1973 continued

I eluded to the breath of events for 1973, My wedding was one whose date was a established after consulting the sailing schedule. With Admiral’s Cup and the Fastnet behind me I could concentrate on my future wife. We were married in Aste, a small village in the Pyrenees mountains, which separate France from Spain.

Never has there been such a wonderful event at least as far as I am concerned. Not only was I welcomed into my wife’s family, It was the best party I ever attended. Since then I have come to know this region of France, and it has become part of me.
Although it is not near the sea, I brought the first windsurfer to France, sailing it in the lakes in the Mountains. At the time I was reviled by the fishermen, today the fishermen are gone and there is a fleet of windsurfers.

Fall 1975

Following Cowes Week aboard “Gitana VI” I raced the Fastnet with “Guia” belonging to Georgio Falk. “Guia” had been built for the previous Admiral’s Cup as “Ginko” a 44 foot Bob Miller/Ben Lexan design. A light fast boat, having scored well in 1973 and had won an inshore race in 1975. Again, a mixed crew of talented Italians and French, and again English was the language on Deck, except when faced with a crisis.

It was the ride back from Fastnet Rock, where this occurred, the Wind freshened, to 30 plus knots. We were scudding along at 15-17 knots; A spinnaker change was necessary, I opted to steer staying out of the language barrier problem. From here our fate took a turn for the worse; as I watched the competition shrink on the horizon ahead. Both spinnakers were wrapped around the headstay and required cutting away.
I returned to the United States, to sail the One Ton Worlds, in Newport, with Ted Turner on “Vamp” a Peterson design. A hard series, we faired well, however, being beaten by Lowell North in “Pied Piper” also a Peterson design, so Ted bought Lowell’s boat. which we sailed in the 1976 One Ton World’s. a story for another installment.

1974-1975 England

In the fall of 1974, We moved to the Isle of Wight, England, where I started work at Souter’s Shipyard, lofting and buildiing cold-moulded boats. The face at the right is of a by-gone era. I skippered a boat, the prototype of the Swan 41, called “Gunfleet of Hamble”, We were vying for a spot on the English Admiral’s Cup team. We practiced, the selection trials were fiercely competitive. Going into the final 200 mile race, we were tied for third with Yeoman, Robin Aisher’s boat. All we had to do was beat them and we were in. we could effectively ignore the other boats. The owner, got nervous and changed three of the crew, who had helped us get here, and listened to an “expert” weather consultant, claiming there would be light air all weekend. we left our heavy air sails ashore along with our steady crew. We did not make the cut.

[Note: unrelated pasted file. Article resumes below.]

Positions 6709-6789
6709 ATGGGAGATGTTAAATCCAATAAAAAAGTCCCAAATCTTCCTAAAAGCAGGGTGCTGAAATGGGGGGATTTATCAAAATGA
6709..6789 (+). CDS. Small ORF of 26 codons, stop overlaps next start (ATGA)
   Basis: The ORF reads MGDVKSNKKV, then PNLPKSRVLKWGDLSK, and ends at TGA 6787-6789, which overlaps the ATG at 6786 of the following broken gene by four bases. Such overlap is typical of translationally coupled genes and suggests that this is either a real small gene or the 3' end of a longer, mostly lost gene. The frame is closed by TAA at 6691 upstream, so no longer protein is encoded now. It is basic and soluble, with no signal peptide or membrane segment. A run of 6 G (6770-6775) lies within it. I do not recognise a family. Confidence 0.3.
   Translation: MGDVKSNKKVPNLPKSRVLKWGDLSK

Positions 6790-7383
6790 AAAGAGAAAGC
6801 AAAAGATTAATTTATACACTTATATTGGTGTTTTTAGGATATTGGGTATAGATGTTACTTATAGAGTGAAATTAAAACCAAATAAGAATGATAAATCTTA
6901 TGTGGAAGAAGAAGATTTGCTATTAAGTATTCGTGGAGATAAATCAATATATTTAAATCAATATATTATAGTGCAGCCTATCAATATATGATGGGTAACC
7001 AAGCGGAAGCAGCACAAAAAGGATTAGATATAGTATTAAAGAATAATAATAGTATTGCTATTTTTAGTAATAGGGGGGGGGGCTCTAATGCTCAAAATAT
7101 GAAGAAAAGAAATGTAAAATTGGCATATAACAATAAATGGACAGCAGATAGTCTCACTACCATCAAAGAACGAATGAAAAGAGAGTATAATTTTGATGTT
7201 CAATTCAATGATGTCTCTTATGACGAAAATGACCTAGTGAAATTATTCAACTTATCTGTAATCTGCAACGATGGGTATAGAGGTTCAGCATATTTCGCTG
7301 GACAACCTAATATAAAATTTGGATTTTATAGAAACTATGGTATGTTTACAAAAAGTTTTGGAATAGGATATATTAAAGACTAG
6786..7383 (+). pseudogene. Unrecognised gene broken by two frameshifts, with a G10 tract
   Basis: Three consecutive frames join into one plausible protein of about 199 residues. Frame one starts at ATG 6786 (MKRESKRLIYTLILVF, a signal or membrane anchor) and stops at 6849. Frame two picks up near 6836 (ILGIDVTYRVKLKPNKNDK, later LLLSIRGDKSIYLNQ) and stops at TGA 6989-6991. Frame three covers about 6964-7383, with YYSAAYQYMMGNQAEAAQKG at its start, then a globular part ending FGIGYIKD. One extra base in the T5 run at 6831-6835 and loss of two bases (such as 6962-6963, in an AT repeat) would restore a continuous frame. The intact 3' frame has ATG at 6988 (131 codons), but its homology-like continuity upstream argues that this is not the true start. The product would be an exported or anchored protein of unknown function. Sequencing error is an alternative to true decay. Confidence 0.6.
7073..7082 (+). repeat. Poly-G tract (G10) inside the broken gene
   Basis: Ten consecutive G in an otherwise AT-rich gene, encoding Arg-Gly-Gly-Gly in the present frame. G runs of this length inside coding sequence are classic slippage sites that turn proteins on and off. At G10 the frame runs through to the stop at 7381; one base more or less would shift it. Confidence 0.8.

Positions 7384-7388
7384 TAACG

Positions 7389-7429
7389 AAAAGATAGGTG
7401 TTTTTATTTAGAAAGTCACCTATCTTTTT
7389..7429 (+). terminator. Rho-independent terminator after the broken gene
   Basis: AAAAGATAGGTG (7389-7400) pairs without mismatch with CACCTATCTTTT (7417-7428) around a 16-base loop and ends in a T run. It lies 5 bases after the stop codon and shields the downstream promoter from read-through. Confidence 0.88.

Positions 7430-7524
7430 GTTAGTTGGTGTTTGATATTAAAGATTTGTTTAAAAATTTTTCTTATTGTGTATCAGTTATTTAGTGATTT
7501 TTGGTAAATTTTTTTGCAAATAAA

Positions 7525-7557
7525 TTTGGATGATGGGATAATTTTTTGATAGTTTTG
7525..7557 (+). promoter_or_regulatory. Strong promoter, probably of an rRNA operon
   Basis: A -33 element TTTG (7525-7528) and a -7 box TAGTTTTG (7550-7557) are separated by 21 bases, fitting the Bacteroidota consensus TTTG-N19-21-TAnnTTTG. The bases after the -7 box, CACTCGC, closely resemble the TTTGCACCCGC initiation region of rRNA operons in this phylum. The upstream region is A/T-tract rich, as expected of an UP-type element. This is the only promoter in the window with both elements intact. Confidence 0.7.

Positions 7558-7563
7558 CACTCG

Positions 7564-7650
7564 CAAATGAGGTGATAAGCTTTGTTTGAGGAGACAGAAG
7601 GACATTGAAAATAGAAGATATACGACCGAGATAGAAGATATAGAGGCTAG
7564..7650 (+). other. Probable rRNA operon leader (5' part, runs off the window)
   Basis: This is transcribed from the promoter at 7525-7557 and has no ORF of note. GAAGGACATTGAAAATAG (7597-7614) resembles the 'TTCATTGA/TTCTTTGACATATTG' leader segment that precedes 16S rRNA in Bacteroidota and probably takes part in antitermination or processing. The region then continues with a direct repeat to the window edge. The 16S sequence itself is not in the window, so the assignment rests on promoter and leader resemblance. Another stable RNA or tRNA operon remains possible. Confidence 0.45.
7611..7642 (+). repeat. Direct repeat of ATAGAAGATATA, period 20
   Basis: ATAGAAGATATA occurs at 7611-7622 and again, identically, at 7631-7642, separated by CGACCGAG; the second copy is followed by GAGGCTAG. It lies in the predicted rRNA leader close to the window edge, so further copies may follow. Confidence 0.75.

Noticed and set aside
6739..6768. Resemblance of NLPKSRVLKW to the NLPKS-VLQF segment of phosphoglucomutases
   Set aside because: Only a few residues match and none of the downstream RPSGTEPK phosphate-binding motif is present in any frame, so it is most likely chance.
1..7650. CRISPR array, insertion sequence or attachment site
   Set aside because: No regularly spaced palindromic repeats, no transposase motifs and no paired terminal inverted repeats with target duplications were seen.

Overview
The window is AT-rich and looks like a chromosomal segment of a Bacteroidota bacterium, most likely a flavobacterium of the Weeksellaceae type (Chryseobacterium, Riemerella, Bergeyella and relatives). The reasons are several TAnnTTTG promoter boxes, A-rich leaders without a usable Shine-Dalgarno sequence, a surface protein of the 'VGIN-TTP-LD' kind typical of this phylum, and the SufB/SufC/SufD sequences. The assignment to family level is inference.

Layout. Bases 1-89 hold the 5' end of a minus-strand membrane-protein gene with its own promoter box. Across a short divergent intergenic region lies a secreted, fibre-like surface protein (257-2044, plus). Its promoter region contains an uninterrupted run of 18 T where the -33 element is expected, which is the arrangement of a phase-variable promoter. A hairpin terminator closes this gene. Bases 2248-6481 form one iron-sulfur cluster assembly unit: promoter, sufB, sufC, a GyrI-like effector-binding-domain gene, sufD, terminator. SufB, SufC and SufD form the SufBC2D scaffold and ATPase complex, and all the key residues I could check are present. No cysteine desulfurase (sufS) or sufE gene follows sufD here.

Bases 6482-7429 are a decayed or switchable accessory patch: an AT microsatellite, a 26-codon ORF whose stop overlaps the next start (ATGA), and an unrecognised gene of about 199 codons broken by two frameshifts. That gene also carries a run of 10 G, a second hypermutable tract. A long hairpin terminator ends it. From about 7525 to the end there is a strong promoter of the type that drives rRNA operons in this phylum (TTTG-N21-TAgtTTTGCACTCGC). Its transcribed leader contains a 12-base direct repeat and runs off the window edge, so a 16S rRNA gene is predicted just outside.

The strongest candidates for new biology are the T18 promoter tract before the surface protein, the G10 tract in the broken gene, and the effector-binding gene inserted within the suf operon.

I left shortly after that race to join “Weald” Frank Cummiskey’s Swan 48 for the trans-atlantic race from Newport to Cowes, Isle of Wight.
Shortly after the start, we encountered a strong low, 50 knots plus. We were just settling in to the conditions when our headstay came down. Sailing to Marblehead , a new headstay was installed and we restarted, managing to chase down a few competitors, however without hope of winning . Greeted along the way by the usual sea creatures.
After arriving in Cowes I joined “GitanaVI” a 66 foot S&S, belonging to Baron Edmond Rothschild, which had also taken part in the trans-atlantic race; for Cowes week racing.It was a culturally mixed crew ,comprised of Italians, French, and myself. In moment of crisis each would revert to their native language, English had been established as the language on deck. This led to some amusing moments. I should add that the food and clothes were without equal.